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Tuesday 31 January 2023 Dublin: 6°C
Alamy Stock Photo US President Joe Biden
# Senate
Biden's push to save voting rights agenda appears doomed as key US senator opposes changes
Biden argues that the national voting rights bills are vital to preserving US democracy.

US PRESIDENT JOE Biden’s push to get major voting rights laws through Congress appeared on the brink of defeat after a last-hour bid to get unity in his own Democratic party failed.

Biden was headed up to Congress for a rare visit to try and wrangle Democrats into carrying out a tricky legislative maneuver that would change a Senate rule and let them get two bills on protecting elections passed into law, despite Republican opposition.

But before the president even arrived for his lunch with legislators, Democratic Senator Kyrsten Sinema gave a speech explaining that while she backed the voting rights bills, she would not agree to changing the rule, known as the filibuster.

Sinema said that simply bypassing the filibuster, which requires a supermajority and therefore some Republican support for a Democrat bill, would deepen the country’s biggest problem – “the disease of division”.

“To protect our democracy…, it cannot be achieved by one party alone,” she said.

Biden was traveling up to Capitol Hill in hopes of persuading Sinema and another opponent to changing the filibuster, Senator Joe Manchin.

Biden argues that the national voting rights bills are vital to preserving US democracy against Republican attempts to exclude Black and other predominantly Democratic voters through a spate of recently enacted laws at the local level.

Biden’s approval ratings are in the low 40% range and Republicans are in a good position to take control of Congress from the Democrats in the November midterm elections, meaning time is running out for him to get major legislation passed.

“Nothing less than our democracy is at stake,” Nancy Pelosi, speaker of the House of Representatives and another key Biden ally, said.

Democratic hold outs

Ironically, in an era of implacable Republican-Democratic divide, the Republicans aren’t Biden’s biggest problem.

His Democrats control the Senate by just one vote and that’s not enough under currently accepted rules to pass most laws, which instead require a supermajority including some opposition participation.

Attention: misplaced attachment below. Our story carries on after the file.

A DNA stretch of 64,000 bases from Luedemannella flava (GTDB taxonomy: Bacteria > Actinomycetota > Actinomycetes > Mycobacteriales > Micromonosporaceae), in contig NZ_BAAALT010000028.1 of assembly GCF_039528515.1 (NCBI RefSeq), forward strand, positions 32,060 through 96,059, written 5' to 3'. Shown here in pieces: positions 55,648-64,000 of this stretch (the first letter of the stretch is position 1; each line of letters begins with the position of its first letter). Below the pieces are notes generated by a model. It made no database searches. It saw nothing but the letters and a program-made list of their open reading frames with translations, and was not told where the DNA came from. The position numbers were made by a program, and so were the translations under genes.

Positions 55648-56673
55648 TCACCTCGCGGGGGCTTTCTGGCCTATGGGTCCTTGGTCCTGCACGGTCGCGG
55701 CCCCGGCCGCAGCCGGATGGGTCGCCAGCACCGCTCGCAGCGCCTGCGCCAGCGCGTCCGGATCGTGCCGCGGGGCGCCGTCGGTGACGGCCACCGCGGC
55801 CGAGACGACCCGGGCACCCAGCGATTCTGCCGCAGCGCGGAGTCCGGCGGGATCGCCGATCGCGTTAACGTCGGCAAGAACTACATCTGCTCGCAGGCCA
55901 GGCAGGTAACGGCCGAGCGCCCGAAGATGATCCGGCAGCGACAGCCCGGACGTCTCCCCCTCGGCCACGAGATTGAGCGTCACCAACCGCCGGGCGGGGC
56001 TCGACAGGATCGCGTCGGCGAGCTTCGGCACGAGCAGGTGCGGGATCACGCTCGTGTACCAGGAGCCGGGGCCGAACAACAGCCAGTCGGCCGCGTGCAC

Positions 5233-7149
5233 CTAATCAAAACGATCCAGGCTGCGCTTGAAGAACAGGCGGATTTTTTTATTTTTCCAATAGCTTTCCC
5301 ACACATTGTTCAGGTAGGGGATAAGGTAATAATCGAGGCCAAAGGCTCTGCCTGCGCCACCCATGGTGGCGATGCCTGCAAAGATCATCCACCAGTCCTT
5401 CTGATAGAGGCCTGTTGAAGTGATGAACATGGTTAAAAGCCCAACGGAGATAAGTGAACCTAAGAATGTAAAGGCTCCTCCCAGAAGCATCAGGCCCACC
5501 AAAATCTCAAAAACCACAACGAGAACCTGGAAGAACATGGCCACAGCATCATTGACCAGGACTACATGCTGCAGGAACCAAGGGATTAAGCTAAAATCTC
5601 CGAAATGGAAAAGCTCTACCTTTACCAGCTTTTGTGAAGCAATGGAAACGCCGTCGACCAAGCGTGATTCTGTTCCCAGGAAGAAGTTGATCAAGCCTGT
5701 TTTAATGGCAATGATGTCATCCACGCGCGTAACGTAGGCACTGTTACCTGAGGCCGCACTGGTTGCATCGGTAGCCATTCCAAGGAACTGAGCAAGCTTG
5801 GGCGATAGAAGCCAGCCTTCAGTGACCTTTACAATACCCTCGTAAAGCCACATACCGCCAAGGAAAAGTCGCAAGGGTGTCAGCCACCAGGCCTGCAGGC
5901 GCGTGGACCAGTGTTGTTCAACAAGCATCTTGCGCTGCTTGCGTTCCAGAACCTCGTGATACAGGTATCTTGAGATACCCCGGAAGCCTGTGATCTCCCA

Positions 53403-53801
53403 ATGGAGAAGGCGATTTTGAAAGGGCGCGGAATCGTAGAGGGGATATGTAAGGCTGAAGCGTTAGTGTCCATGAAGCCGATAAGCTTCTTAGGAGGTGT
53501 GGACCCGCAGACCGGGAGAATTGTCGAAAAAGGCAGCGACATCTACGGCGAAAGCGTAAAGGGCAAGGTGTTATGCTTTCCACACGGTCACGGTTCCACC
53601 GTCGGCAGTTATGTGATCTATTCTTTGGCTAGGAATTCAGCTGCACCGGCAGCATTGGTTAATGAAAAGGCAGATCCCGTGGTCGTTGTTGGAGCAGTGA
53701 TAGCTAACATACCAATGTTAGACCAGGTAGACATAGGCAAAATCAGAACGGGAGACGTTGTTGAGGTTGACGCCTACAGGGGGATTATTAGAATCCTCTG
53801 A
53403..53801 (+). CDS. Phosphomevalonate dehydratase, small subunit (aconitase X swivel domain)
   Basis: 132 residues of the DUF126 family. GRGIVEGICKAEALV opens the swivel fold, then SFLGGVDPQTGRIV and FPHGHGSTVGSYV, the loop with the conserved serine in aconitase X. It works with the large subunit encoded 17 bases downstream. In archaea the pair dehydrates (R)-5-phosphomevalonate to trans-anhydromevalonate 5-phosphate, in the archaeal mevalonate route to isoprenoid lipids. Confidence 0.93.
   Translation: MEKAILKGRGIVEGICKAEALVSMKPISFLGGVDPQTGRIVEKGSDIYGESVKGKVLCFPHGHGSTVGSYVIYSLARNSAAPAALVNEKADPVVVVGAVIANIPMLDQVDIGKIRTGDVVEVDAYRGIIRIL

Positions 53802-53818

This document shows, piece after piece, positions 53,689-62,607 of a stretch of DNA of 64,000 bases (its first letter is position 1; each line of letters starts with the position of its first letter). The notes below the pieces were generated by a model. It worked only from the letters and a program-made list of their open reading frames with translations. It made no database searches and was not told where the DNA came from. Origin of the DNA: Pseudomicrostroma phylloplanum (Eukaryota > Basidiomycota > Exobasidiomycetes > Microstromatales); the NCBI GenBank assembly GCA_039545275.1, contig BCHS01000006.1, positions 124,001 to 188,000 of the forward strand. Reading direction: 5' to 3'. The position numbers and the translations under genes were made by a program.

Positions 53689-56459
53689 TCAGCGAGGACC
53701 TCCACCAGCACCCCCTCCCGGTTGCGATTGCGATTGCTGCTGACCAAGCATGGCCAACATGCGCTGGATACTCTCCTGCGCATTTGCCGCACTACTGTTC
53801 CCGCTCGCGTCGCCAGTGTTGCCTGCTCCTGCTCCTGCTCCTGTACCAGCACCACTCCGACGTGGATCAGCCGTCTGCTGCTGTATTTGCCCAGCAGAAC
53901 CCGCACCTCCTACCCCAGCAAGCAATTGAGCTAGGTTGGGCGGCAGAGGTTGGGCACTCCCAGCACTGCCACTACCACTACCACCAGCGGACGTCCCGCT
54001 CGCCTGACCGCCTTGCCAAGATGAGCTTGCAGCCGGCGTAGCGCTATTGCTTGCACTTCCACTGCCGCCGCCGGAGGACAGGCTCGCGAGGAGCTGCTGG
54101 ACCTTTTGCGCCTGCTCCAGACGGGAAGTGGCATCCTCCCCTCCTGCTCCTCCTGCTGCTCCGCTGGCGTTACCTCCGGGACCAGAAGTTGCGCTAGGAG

That filibuster rule has allowed Republicans to gum up the Democrats’ work in the Senate repeatedly over Biden’s first year in office.

This time, though, Biden is asking his party to create an exception to the filibuster, allowing them to change the rule temporarily and vote for the election bills on a simple majority basis – effectively cutting out the Republicans.

The problem is that the legislative maneuver to change the filibuster rule would require unanimous Democratic approval, meaning that Sinema or Manchin alone can sink the whole project.

A similar scenario played out a month ago when Biden’s major climate and social spending project, the $1.7 trillion Build Back Better bill, sank because Manchin refused to give his support.

White House Press Secretary Jen Psaki said Americans will applaud Biden at least for trying.

“The majority of the American public elected the president to do hard things and to fight for hard things, including fighting for issues that may feel like an uphill battle,” she said yesterday.

However, with his prestige on the line, Biden is in an uncomfortable spot.

African-Americans are at the heart of the Democratic coalition and some influential leaders have already criticized Biden for doing too little, too late on election laws — an issue steeped in a history of racism and attempts to restrict Black votes.

On the other side, Republicans are using Biden’s big push to argue that he has abandoned his centrist roots and turned far-left.

A speech Biden delivered in Atlanta, Georgia, on Tuesday to portray the voting rights laws as a vital tool for preserving democratic rights was “divisive” and “pure demagoguery,” senior Republican Senator Mitch McConnell said yesterday.

© AFP 2022

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